The shortage of horticultural workers due to Covid-19 border restrictions is putting $9.5 billion of the country’s economy at risk, says New Zealand Apples and Pears chief executive Alan Pollard.
About 10,000 seasonal workers would be needed starting from next month to prune and pick $1 billion worth of fruit across Hawke’s Bay alone, he said.
The shortage had the potential to cripple the region’s economic recovery.
“This just cannot happen.”
Minister of Immigration Kris Faafoi said the Government was "actively looking at additional options" to support the agricultural sector.
“We are acutely aware of the pressures Covid-19 is placing on that sector, as well as many others across the economy," Faafoi said.
“But the Government is also conscious of the need to ensure New Zealanders, who have lost jobs due to Covid-19, have the chance to redeploy into new jobs.
Thousands of New Zealanders are facing unemployment because of COVID. We need employers to make every effort to give those people new job opportunities, and we know many are.”
Employers needed to make every effort to give new job opportunities to New Zealanders left unemployed due to Covid-19, he said.
During lockdown kiwifruit businesses employed about 70 per cent New Zealanders, with some businesses employing up to 90 per cent, compared to around 50 percent last season, he said.
A joint statement from the industry body, Hastings District Council and Hawke’s Bay Regional Council highlighting the problem was made on Friday.
Growers facing the serious labour shortage because of border restrictions were working to entice more Kiwis, the organisations said.
The horticulture and viticulture sectors met with the region’s leaders this week to plan for the pending shortage, which will affect harvest time, around February, the most.
There were a very limited number of Registered Seasonal Employers (RSE) workers and backpackers still in the country, while Pacific workers who would normally travel to New Zealand were also being invited to Australia for its recommenced Seasonal Worker Programme.
Solutions being considered in Hawke's Bay were attracting unemployed Kiwis, school-leavers and tertiary students for the summer break and using workers from corrections facilities on day release.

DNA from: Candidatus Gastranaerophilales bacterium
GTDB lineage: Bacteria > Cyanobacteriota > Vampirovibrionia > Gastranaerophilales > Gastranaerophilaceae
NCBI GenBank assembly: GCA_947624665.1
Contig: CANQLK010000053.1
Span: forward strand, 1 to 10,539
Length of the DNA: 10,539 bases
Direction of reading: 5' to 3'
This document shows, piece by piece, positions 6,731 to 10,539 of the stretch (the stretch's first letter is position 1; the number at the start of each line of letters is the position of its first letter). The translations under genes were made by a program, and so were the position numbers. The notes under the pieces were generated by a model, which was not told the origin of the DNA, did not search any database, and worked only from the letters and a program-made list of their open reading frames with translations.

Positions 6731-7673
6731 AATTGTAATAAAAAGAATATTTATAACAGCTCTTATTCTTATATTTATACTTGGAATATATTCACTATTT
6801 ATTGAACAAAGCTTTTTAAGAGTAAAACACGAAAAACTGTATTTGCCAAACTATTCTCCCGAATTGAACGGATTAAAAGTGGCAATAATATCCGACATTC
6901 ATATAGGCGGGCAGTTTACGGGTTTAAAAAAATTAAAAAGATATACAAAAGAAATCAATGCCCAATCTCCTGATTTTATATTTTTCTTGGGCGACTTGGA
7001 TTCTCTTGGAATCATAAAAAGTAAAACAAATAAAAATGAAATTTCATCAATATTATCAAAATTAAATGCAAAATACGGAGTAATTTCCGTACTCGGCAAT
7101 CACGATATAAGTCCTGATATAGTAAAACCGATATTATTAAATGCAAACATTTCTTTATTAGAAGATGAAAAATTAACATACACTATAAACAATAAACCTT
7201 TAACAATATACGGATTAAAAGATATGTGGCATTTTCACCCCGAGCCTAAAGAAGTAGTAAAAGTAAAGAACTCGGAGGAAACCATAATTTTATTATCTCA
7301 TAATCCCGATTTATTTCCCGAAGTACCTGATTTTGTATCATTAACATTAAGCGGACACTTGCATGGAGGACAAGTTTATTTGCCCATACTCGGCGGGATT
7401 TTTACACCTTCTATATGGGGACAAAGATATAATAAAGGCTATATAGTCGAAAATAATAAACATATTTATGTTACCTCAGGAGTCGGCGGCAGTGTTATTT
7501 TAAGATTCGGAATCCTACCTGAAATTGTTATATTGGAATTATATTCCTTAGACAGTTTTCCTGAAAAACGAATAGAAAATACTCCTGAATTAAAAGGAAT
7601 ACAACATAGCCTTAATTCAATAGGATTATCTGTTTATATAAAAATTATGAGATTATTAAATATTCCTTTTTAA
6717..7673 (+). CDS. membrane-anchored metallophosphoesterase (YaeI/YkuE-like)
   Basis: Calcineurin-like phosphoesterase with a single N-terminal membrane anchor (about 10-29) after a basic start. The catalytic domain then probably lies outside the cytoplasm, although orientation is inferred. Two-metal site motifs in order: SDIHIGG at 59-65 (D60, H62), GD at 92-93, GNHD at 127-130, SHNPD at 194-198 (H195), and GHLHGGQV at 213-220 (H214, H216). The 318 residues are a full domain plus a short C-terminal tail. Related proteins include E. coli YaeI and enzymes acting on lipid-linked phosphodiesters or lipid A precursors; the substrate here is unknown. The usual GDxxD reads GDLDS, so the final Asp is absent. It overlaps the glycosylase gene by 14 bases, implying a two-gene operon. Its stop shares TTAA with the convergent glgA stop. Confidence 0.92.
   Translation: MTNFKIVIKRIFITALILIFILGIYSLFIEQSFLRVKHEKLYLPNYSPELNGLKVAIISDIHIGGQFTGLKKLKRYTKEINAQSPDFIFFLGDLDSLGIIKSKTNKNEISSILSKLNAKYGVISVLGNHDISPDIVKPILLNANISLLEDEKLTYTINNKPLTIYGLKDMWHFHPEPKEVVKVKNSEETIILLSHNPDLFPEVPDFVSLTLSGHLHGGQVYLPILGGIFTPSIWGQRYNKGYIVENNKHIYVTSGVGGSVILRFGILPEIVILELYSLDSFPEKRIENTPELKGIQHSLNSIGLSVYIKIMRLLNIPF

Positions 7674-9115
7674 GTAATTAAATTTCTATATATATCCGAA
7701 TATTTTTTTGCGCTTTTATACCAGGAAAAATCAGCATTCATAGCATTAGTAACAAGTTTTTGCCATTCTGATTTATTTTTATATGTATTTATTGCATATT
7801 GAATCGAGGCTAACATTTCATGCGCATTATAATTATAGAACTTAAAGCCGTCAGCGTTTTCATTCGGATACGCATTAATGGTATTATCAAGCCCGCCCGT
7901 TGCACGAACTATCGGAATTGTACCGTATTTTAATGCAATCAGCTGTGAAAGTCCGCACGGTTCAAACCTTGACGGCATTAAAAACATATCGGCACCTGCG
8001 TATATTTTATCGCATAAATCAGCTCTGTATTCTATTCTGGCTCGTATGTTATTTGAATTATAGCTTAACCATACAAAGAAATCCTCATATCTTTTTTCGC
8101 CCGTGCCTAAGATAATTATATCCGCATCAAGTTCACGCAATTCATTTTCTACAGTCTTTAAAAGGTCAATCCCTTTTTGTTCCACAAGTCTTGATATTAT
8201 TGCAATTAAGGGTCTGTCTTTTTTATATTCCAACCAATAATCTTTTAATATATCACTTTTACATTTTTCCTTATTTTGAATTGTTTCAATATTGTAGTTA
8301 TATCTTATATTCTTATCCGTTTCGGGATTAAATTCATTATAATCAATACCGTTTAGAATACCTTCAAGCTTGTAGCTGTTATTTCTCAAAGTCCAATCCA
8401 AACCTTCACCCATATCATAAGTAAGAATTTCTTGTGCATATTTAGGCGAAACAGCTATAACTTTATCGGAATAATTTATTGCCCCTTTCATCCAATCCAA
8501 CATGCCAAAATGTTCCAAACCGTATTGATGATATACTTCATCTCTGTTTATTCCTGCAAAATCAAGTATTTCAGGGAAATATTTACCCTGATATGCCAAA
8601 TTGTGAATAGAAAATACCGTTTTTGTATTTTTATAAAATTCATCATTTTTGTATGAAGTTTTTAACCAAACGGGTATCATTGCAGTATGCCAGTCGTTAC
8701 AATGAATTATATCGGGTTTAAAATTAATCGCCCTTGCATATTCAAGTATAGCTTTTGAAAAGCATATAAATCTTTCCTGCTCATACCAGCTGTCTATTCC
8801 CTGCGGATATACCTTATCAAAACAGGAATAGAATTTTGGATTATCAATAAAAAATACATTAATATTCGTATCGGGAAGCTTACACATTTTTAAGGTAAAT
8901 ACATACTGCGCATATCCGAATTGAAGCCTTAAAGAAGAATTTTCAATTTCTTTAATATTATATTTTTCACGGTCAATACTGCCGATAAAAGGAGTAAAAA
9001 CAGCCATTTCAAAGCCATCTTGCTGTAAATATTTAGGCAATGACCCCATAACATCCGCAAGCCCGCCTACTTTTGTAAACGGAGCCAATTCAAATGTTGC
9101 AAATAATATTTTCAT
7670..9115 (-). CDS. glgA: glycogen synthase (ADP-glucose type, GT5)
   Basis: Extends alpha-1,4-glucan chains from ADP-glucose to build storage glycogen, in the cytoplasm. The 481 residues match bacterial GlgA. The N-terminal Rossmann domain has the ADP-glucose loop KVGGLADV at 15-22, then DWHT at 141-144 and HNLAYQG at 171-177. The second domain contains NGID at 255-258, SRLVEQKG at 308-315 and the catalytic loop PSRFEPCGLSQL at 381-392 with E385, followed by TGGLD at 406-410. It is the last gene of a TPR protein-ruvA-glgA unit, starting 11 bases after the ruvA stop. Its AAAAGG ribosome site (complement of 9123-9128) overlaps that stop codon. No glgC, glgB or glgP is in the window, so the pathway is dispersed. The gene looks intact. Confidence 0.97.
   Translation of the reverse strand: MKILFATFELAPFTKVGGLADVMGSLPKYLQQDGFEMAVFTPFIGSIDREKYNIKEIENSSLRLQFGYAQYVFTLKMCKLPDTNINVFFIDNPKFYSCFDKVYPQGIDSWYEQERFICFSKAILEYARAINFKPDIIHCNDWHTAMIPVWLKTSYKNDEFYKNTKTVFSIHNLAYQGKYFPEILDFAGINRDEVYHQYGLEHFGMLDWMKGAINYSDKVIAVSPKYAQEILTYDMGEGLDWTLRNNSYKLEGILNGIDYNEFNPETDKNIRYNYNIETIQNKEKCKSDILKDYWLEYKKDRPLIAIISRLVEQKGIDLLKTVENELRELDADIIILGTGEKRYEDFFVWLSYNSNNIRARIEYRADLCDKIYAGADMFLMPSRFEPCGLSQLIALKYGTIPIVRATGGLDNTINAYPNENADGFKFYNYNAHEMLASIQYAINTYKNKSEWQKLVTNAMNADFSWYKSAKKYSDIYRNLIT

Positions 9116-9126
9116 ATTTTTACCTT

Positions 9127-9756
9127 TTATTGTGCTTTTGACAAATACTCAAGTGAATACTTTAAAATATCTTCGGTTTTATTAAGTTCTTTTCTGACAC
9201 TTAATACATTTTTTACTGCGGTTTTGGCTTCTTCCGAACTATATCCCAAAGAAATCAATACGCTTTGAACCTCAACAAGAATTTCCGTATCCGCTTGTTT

Employers might also offer more flexible working hours or use technology to lower the physical requirements of workers.
Hastings mayor Sandra Hazlehurst said if the fruit was not picked, it would put thousands of permanent jobs at risk.
“More than 8000 local people are permanently employed in Hawke’s Bay in and around the horticulture and viticulture sectors, from pack-houses to the port.
“But these permanent roles depend on the trees being planted and pruned and the fruit being picked, all of which is looking more and more difficult.”
Business manager of agricultural worker supply company Thornhill Nick Bibby said there had been a worker shortage even before Covid-19, and he had even fewer applications from local workers these days.
Nor were Kiwi workers “apples for apples” with RSE workers, who worked on average 15 hours more a week, he said.
“Here it’s going to be a serious issue come November if we can’t get more in. What we’d really like is to quarantine them in our own facilities,” he said.
Thornhill took workers from corrections facilities on day release every year, and was doubling the number this year to 24. It was also planning to run a recruitment campaign to attract workers from other parts of the country come October, but Bibby still didn’t believe there would be enough workers.
The Government could be more innovative in its approach, he said noting that Australia was offering a discount on student loan repayments to students who worked in the fruit industry this summer.
“The problem is the bureaucracy. Everything takes so long to get any clearance on things and get decisions made. Meanwhile, the fruit is still growing.”
Responding to Labour Party leader Jacinda Ardern’s election pledge to relax border rules for skilled workers if re-elected, Bibby said by then it could be too late.
“It doesn’t need to be a bribe. Why wouldn't you do that now?”
Bibby said at between $25 and $27 an hour, pickers and pruners were highly skilled. With many coming from Vanuatu, Fiji and the Solomon Islands where there hadn’t been any cases of coronavirus, “Why shouldn’t they be relaxed?” he asked.
Remuneration was likely to go up this year because growers would probably be forced to pay more to get the apples off the trees, he said.
Hazelhurst said the council had been asking for more flexibility with the RSE scheme to allow in workers from Covid-free countries, “just like they did successfully during the alert level 4 lockdown”.
She said she would be meeting with Immigration Minister Kris Faafoi later this month to address the urgent matter.